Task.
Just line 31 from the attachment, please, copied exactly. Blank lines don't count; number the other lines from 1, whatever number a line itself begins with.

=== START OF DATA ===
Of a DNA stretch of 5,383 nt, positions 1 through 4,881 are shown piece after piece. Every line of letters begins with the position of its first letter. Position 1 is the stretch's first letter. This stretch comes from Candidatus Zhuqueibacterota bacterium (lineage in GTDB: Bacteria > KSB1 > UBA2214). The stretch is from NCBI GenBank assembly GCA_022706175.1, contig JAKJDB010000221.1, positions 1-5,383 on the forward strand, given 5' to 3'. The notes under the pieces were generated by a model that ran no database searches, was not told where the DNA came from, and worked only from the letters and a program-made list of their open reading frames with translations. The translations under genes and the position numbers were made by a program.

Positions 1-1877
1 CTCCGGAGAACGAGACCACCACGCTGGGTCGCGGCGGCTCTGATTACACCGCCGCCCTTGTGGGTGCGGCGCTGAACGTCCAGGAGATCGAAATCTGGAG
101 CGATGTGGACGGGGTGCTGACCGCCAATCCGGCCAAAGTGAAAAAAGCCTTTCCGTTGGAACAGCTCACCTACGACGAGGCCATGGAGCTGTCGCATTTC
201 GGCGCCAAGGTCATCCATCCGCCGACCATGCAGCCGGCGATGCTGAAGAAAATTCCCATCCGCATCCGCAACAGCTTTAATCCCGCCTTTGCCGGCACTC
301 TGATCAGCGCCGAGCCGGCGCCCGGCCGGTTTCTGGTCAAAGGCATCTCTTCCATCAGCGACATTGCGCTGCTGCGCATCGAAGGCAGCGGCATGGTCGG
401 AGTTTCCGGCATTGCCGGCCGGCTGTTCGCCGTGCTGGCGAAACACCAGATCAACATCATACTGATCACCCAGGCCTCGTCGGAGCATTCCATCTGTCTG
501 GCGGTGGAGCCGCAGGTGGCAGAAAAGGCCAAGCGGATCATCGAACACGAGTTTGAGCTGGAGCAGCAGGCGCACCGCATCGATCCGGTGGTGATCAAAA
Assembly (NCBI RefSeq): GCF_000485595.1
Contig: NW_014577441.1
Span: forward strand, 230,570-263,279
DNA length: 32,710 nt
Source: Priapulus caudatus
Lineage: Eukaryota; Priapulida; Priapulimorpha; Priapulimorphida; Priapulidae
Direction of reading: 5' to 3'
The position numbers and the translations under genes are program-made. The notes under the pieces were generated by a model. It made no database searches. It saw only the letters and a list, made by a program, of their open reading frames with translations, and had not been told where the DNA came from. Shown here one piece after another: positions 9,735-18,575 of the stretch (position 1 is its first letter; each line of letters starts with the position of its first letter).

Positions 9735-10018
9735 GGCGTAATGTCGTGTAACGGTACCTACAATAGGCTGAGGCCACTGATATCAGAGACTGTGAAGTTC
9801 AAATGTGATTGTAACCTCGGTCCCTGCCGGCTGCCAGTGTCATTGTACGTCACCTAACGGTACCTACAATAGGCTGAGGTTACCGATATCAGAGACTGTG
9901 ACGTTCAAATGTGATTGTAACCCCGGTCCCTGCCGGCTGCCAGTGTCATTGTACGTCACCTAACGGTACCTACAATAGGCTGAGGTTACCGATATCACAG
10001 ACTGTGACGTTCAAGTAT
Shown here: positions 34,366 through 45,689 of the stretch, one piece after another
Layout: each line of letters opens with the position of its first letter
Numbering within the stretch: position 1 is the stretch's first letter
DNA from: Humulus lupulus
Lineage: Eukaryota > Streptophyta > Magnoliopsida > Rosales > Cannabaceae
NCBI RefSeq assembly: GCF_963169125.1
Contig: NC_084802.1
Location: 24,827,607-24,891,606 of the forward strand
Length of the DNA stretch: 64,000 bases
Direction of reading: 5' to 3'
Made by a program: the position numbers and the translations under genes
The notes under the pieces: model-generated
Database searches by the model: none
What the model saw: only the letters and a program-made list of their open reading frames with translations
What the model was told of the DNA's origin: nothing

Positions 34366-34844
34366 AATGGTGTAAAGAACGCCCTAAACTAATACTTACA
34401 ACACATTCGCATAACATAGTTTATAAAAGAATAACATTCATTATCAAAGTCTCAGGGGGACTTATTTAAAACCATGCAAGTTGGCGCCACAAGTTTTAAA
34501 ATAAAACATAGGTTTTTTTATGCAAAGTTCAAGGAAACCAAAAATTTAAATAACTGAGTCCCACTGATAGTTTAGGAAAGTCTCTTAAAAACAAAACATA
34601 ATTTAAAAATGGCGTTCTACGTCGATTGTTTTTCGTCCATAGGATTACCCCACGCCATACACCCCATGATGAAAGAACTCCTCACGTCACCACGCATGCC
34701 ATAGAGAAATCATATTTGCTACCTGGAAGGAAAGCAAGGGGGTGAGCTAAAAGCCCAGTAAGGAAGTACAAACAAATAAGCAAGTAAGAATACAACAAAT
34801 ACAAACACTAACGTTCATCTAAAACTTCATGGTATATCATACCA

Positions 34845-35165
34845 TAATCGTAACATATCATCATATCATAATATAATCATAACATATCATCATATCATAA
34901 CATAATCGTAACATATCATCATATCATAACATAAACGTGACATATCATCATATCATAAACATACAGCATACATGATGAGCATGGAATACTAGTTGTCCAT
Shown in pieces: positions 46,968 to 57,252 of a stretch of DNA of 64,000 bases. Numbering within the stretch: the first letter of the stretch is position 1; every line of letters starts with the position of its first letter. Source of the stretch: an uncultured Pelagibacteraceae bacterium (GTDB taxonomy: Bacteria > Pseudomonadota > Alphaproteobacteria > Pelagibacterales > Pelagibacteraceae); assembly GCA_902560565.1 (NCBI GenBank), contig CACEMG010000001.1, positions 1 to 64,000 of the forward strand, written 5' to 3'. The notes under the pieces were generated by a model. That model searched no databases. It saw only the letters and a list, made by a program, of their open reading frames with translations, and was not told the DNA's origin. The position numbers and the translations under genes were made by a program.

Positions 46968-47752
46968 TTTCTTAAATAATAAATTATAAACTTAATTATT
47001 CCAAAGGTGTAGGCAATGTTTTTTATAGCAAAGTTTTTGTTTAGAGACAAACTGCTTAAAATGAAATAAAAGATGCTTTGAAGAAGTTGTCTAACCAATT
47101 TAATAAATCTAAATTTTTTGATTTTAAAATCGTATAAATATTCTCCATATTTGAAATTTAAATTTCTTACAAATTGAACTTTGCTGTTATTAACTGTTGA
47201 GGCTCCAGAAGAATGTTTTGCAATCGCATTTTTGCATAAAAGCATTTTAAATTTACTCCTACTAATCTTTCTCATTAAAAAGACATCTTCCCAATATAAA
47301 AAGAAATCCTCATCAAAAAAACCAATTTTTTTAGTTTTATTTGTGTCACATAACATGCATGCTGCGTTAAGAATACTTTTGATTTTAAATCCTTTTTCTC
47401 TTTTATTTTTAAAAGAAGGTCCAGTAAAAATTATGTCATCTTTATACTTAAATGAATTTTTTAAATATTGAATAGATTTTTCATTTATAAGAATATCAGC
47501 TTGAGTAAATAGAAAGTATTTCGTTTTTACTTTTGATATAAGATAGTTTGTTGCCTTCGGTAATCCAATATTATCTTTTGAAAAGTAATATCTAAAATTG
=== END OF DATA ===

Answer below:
Direction of reading: 5' to 3'